ATC scales back Bay Lake project by 230 miles

American Transmission Company (ATC) has scaled back the Bay Lake transmission project proposed last year as a collection of transmission lines and substations designed to enhance reliability in northeastern Wisconsin and the Upper Peninsula (U.P.) of Michigan.

The project was originally planned as 275 miles of 345-kV line intended to bolster the transmission system in the U.P. at a maximum cost of $895m, according to TransmissionHub data. Now, according to ATC, the revised project will extend 45 miles from Green Bay, Wis., into the U.P., at a cost estimated at $273m to $409m.

“Things are shifting and changing between transmission, generation, and electric load in the region of northeastern Wisconsin and the Upper Peninsula,” an ATC spokesperson told TransmissionHub Feb. 11. “We saw some real reliability needs there a year ago and they still exist.”

Essentially, northeastern Wisconsin and the U.P. are connected by one 345-kV line and a double-circuit 138-kV line. In May 2011, while the 345-kV line was out of service for maintenance, lightning struck the double-circuit 138-kV line, leaving the eastern two-thirds of the U.P. without power.

“If that lightning strike had hit a little bit closer to the Green Bay area, it had the potential to take a really wide swath of power out in northeastern Wisconsin, [resulting in] a much larger outage that would have taken a much longer time to restore power,” the spokesperson said.

In addition, ATC has a significant portion of load in the northern half of its service territory that runs constantly, making it difficult to take any components out of service for maintenance. 

“When you’re operating your system at the margins, you’re really putting reliability at risk,” the spokesperson said.

To remedy those issues, ATC originally proposed a 345-kV line from a new substation in the Green Bay, Wis., area to an expanded substation near Ishpeming, Mich., about 175 miles away; a 138-kV line from the new Green Bay area substation to the Morgan Substation near Oconto Falls, Wis., about 40 miles away; and two 138-kV lines between the Menominee County and the Escanaba, Mich., areas, about 60 miles apart.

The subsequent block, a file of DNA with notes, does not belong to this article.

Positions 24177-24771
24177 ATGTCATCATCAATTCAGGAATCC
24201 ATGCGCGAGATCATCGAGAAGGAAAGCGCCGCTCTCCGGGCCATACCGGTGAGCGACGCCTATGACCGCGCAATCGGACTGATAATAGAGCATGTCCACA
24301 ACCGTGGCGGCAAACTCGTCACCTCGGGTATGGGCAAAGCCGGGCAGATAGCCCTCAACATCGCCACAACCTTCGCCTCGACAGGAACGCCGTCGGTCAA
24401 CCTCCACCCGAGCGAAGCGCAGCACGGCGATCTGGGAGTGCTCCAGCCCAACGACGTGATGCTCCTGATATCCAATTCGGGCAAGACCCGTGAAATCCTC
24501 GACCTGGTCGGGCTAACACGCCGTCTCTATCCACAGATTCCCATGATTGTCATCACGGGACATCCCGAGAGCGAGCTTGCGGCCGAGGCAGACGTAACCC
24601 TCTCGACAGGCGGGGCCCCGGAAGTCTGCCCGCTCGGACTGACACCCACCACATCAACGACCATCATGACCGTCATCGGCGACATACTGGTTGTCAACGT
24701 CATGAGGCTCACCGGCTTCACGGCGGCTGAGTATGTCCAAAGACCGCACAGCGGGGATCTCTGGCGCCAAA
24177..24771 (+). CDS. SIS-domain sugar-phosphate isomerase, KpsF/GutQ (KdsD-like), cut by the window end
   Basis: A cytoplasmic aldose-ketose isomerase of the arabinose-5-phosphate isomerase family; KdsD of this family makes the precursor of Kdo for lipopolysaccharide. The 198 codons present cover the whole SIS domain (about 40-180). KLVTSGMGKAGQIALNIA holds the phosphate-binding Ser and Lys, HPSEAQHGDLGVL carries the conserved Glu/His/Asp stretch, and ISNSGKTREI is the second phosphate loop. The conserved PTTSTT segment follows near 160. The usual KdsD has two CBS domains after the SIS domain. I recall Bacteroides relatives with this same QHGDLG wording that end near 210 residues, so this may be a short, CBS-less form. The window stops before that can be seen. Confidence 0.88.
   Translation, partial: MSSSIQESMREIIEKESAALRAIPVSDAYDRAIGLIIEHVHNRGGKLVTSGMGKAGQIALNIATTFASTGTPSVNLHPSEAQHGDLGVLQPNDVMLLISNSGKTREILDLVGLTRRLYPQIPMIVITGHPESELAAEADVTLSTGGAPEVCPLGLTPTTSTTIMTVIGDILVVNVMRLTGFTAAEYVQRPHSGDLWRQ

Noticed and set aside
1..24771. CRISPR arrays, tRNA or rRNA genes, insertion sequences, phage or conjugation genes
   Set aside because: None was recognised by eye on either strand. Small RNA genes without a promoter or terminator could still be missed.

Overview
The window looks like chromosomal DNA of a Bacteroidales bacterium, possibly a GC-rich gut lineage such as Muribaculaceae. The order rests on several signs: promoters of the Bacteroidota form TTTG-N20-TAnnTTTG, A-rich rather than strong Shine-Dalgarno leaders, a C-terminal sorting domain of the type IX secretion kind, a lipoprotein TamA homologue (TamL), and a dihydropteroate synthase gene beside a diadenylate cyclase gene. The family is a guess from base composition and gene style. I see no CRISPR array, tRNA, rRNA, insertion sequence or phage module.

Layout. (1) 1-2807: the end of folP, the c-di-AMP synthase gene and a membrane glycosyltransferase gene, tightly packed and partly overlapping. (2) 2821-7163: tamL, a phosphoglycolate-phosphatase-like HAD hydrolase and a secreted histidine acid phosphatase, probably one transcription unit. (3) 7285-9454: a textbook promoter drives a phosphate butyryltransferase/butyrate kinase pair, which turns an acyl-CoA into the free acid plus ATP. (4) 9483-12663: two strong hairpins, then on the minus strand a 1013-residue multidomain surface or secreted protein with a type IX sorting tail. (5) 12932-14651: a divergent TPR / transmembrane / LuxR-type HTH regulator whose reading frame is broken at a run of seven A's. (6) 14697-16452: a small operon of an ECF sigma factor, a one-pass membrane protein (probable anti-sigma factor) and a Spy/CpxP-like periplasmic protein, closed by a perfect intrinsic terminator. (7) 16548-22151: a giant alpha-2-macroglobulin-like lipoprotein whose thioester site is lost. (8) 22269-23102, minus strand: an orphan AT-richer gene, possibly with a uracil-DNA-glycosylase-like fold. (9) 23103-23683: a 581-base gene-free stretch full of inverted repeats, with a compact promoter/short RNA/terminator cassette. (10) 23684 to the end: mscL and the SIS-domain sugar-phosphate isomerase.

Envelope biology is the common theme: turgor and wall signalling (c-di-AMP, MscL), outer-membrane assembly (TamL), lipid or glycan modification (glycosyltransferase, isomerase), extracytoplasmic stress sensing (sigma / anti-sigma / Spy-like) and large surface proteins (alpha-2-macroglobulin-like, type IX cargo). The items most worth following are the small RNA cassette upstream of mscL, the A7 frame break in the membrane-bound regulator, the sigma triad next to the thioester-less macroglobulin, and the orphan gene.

However, at the end of 2012, the MISO board approved a 345-kV line from a new substation in the Green Bay area to the Morgan substation along with the proposed 138-kV line, as well as a single-circuit line from the Holmes substation in Menominee County.

Accordingly, ATC has deferred work on the 345-kV line from its Morgan substation to Marquette, the spokesperson said.

MISO planners declined to approve the bigger project because, as ATC noted, circumstances changed since the project was originally proposed.

Generation among the moving targets

One of the factors contributing to the change in project scope is the fate of the Presque Isle coal-fired power plant. At that time the project was proposed, We Energies raised the possibility of shutting the plant in Marquette, Mich., because the cost of installing pollution controls to comply with federal clean air rules would have made it uneconomic. However, in late 2012, We Energies and Wolverine Power Cooperative of Michigan announced a plan to install the necessary pollution controls. Wolverine would pay the $130m to $140m price tag in exchange for a minority interest in the plant.

The Presque Isle power plant consists of five coal-fueled units capable of generating approximately 344 MW. The units were built between 1974 and 1979, according to We Energies. With the plant’s continued operation, fewer power lines would be needed.

We Energies is a subsidiary of Wisconsin Energy Corporation (NYSE: WEC).